The Florida Supreme Court is about to hear argument on a case concerning the limitation on damages for pain and suffering.  In this particular case a jury awarded the amount of one million five hundred thousand ($1,500,000.00) dollars, but the Court reduced the award to five hundred thousand ($500,000.00) dollars, pursuant to a Florida Statute, which came into effect in 2003.

The question in this case is whether the limitations should be applied retroactively.  While the lawsuit was filed against Dr. Daniel Weingrad in 2006, the injury occurred three years before that.  The Court will weigh whether retroactive application violates the Plaintiff’s due process rights.

The Defense in this case is once again relying upon the alleged “medical malpractice crisis” that allegedly drove up medical malpractice insurance costs, as the legislative intent for retroactive application.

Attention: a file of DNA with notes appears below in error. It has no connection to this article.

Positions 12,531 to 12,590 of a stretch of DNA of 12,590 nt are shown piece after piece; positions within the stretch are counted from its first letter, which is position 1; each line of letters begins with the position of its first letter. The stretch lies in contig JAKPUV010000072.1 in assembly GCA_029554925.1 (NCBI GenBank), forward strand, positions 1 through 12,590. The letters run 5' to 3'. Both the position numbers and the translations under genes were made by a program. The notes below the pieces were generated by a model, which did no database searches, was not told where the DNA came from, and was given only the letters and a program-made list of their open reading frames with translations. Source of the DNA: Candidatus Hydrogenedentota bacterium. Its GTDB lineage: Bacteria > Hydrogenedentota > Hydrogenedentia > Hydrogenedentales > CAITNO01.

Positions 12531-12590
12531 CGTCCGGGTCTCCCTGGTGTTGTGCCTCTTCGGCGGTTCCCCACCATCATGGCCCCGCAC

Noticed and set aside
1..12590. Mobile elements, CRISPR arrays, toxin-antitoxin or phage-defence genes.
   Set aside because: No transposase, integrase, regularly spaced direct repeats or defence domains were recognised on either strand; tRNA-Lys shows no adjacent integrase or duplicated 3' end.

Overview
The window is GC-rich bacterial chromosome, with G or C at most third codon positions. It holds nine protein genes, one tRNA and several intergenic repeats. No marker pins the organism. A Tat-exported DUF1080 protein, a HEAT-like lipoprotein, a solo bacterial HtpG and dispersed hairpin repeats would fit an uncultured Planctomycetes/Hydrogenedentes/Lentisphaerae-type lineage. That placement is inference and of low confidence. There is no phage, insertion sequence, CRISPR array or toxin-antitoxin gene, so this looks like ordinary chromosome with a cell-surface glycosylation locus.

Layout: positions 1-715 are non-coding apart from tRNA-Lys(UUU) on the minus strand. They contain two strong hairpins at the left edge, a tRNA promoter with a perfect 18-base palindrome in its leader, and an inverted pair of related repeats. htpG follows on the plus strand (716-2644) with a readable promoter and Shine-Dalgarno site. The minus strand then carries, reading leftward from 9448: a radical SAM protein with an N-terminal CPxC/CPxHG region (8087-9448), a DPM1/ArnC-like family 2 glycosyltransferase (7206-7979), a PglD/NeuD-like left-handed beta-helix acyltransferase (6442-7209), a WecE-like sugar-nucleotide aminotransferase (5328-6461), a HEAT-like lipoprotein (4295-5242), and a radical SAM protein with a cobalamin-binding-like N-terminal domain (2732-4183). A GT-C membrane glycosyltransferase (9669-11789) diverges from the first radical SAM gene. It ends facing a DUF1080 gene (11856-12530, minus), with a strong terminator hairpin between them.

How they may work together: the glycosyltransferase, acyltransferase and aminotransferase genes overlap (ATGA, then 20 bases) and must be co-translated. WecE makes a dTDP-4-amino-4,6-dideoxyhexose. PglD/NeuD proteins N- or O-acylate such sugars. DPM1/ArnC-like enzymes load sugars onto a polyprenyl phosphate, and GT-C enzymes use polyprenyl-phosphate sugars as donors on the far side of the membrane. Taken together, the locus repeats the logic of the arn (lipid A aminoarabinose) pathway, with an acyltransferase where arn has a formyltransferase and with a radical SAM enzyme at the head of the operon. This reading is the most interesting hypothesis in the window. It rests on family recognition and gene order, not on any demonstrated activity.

Of course, in its deliberations herein, the Supreme Court of Florida cannot consider whether the crisis was in fact real, or allegedly manufactured by the insurance companies that write malpractice insurance coverage, as part of their relentless attempts to legislate victims’ rights to recover damages, out of the law.

One can surely argue that the financial data to support either argument may not be entirely reliable.   But one thing is for sure, that the burden of lifelong pain and suffering should not justly be arbitrarily “capped” for the victim in our system of a just and civil society, simply out of a concern to provide more profitability for a parasitical corporative entity.

One could strongly argue that despite our country’s commitment to a capitalistic economy, a just society should neither profit from its health-care systems, nor profit from insuring against its neglect.

So while the Court may be analyzing such legal concepts as legislative intent and constitutional issues of due process, eventually our legislature needs to ultimate consider what type philosophically just society we want to protect individuals’ interests.

For further information or discussion on this topic feel free to contact the Fort Lauderdale Malpractice Attorneys at the Schulman Law Group at 954-349-3300, 1-877-529-0444 or at